Pania, a Maori kindergarten teacher, spoke of her bilingual approach as being like a whariki,21 …where you get two strands and you build them together to make your little kete22 or your whariki of learning. And [implementing a bilingual approach] is a way that I can facilitate my programme that is non-threatening. It’s an option for the child – and the parent – whether they would like to do it, but it’s also another teaching technique and a resource and a learning strategy.
Daisy, a Pakeha kindergarten teacher, actively researched aspects of tikanga that she was interested in integrating into her teaching: I wrote a story and what I wanted to do was encompass the tikanga aspects on collecting kai moana23. I wanted it to be something Pakeha could grasp, something simple, that was really clear and conveying the tikanga aspects because it’s not just about going down to the beach and picking up a few pipis24, its deeper than that, there’s a lot of kaupapa25 behind it. How did I know about all the tikanga?
—I’ve never gone out collecting kai moana in my life? Research, korero26 with others more knowledgeable. As far as getting it to children it needs to be simple and straight-forward. The pipi story is focused on Tangaroa,27 the protocols around that. The tamariki seem to enjoy it, but in order to deepen their understanding, and extend the story, I set up the pipi hunt in the sandpit. So the story was a visual and a listening experience, whereas the pipi hunt was a tactile experience, so that then I think I would have managed to tap into every child’s way of learning.
Daisy also involved whanau Maori of her centre in her planning, although she took primary responsibility for researching the reo and tikanga that was to be incorporated. Incorporating te reo and tikanga was more effective when educators were committed both individually and collectively to proactively integrating this within planning, teaching 20 Whenua is land. Whariki are woven flax mats. 22 A kete is a woven flax basket. 23 Kai moana are seafoods. 24 Pipi are cockles. 25 Kaupapa is philosophy. 26 Korero is talking. 27 Tangaroa is the Atua, supernatural being, or God, of the sea.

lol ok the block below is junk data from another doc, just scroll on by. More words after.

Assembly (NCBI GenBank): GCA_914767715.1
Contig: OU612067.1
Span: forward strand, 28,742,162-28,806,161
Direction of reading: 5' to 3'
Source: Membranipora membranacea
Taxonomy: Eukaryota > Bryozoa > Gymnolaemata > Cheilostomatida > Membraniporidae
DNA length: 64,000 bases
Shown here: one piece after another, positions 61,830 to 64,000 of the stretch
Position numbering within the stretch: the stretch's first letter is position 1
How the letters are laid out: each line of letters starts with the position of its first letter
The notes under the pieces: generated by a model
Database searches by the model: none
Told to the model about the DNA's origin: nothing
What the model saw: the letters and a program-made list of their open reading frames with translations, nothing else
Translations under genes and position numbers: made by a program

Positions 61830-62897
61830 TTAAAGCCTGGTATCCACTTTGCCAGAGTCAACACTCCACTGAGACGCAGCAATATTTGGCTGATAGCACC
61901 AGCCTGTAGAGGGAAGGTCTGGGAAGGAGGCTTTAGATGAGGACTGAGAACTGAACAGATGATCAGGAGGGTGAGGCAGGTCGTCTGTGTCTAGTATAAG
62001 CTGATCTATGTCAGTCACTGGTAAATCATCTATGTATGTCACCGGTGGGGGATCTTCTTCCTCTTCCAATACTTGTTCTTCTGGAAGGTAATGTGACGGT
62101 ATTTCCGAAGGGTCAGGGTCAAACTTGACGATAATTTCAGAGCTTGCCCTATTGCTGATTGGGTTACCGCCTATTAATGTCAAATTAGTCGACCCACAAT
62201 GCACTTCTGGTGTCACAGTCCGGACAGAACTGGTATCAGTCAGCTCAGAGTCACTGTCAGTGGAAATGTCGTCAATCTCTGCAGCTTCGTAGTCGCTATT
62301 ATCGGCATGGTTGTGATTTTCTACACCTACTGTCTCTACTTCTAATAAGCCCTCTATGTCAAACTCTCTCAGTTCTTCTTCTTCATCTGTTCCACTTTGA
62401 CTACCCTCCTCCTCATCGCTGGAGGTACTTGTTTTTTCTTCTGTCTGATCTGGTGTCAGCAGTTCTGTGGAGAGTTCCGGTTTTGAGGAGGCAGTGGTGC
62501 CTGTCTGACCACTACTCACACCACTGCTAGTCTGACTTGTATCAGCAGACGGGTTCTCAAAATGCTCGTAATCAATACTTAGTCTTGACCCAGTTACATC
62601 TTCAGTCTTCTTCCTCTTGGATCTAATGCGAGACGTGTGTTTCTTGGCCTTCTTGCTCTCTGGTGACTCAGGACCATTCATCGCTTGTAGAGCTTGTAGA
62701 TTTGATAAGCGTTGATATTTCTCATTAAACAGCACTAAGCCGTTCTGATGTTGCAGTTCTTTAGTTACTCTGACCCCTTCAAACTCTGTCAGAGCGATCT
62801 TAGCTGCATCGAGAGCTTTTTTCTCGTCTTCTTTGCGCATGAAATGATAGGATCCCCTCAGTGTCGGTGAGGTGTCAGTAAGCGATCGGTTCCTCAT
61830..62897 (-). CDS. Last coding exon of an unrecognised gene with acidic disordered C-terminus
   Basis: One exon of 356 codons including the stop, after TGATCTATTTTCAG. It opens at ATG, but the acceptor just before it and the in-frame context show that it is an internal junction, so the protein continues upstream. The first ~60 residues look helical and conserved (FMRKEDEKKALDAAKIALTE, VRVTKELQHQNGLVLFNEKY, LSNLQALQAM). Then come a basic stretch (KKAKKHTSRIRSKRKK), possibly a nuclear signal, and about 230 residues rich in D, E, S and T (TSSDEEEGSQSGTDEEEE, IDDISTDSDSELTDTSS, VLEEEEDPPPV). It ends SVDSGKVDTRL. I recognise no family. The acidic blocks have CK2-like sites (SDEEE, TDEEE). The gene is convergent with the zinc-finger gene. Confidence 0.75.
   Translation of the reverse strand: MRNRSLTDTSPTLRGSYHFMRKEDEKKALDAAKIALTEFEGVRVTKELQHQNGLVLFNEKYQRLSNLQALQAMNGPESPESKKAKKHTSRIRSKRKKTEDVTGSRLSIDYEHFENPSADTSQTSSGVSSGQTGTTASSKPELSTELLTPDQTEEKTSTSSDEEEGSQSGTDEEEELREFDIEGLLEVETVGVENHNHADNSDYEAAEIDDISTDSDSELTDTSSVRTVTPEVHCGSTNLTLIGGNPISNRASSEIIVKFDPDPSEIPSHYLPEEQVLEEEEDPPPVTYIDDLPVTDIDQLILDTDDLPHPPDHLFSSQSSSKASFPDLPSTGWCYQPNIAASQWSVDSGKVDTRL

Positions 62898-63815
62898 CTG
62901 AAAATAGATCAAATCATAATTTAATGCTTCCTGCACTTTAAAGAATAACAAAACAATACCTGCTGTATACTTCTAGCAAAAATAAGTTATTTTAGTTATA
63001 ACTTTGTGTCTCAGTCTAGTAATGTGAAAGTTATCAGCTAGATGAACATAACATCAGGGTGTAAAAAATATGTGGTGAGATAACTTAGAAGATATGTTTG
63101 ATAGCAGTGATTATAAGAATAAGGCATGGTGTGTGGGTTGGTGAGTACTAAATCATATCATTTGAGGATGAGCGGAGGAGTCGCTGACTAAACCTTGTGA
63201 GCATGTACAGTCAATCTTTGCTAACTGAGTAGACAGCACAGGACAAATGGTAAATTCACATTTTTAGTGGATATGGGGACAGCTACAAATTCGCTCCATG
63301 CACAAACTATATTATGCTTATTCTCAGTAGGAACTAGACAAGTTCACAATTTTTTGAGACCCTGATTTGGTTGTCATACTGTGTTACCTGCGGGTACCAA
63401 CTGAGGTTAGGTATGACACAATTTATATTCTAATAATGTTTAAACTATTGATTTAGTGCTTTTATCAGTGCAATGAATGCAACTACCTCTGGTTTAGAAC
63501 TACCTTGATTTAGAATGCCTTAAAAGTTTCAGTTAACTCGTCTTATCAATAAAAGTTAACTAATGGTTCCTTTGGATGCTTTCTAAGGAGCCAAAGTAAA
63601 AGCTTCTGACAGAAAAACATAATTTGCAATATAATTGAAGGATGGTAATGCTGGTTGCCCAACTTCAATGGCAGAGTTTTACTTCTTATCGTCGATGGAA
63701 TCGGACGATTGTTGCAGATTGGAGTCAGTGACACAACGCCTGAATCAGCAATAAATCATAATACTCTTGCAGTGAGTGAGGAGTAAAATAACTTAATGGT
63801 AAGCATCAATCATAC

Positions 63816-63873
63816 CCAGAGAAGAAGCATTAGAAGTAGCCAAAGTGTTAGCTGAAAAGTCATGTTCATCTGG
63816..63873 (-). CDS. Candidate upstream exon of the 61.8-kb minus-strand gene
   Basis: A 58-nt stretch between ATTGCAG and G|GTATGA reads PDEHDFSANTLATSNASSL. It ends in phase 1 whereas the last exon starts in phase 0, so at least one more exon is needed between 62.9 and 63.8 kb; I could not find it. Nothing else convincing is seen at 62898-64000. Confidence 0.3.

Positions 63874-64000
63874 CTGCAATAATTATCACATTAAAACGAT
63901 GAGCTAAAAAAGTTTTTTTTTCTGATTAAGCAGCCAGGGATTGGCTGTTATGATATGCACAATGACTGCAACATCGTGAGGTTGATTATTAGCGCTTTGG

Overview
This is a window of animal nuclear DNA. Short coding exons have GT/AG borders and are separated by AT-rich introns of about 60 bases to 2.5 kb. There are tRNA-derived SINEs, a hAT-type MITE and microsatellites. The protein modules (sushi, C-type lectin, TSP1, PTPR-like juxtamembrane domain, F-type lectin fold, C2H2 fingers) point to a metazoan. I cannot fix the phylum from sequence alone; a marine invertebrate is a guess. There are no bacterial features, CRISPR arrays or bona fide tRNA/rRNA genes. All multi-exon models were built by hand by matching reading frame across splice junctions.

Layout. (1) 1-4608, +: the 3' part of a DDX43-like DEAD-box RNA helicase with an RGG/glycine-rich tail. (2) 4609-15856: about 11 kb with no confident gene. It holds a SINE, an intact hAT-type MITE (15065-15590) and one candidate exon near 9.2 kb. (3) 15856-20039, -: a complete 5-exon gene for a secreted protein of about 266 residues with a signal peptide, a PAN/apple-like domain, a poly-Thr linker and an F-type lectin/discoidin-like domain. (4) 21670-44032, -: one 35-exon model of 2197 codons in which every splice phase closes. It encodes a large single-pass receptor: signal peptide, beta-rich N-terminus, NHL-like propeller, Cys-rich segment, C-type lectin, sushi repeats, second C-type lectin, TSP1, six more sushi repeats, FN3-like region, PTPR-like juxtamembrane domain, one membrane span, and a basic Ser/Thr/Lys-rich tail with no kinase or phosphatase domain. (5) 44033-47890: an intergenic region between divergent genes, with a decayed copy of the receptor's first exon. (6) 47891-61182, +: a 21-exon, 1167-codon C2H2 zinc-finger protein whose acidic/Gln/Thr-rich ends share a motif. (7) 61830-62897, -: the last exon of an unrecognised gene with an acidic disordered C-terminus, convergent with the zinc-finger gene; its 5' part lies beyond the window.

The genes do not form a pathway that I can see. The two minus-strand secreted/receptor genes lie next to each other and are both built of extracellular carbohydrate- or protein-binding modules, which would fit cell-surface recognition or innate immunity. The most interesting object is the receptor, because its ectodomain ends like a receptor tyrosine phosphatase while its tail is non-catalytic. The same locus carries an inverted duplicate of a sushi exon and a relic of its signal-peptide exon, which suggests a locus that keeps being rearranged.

21 6 interactions, programme evaluation, and centre review. Many of the Pakeha coresearchers have worked hard over the years to increase their competence in te reo, and continue to do so, by taking courses. At Ariel’s childcare centre, all the teachers had attended a reo course offered in their local community. Penny, a kindergarten head teacher who was also studying te reo, explained that as her own confidence grew, and supported by her co-teacher, the quality of te reo within the centre programme continued to strengthen, as “the reo is fed in gently and quietly”.
Respondents from the Hei Ara Kokiri Tuwaretoa Education Initiative data articulated aspirations for early childhood education services that envisioned all children as being supported to become biculturally and bilingually competent. The following example recognises the important role of early childhood services in offering quality models of te reo Maori: To be fully bicultural and therefore bilingual all children in Aotearoa/NZ should have the opportunity to learn to be fluent in Maori and English and develop understanding of both cultures’ world view.
We need proficient Maori speaking teachers in all ECE learning environments. It is not enough to use Maori language in directives – information – acknowledgment contexts. We need to work towards providing environments where children can use the target language, be completely immersed in te reo Maori. We need to promote environments where the conscientization of language is constructed as normal to prevent dialogue being used by teachers to act on children. Teachers and children need to be using dialogue to work with each other – co-constructing. In order to reflect this, we need to provide environments rich in Maori language.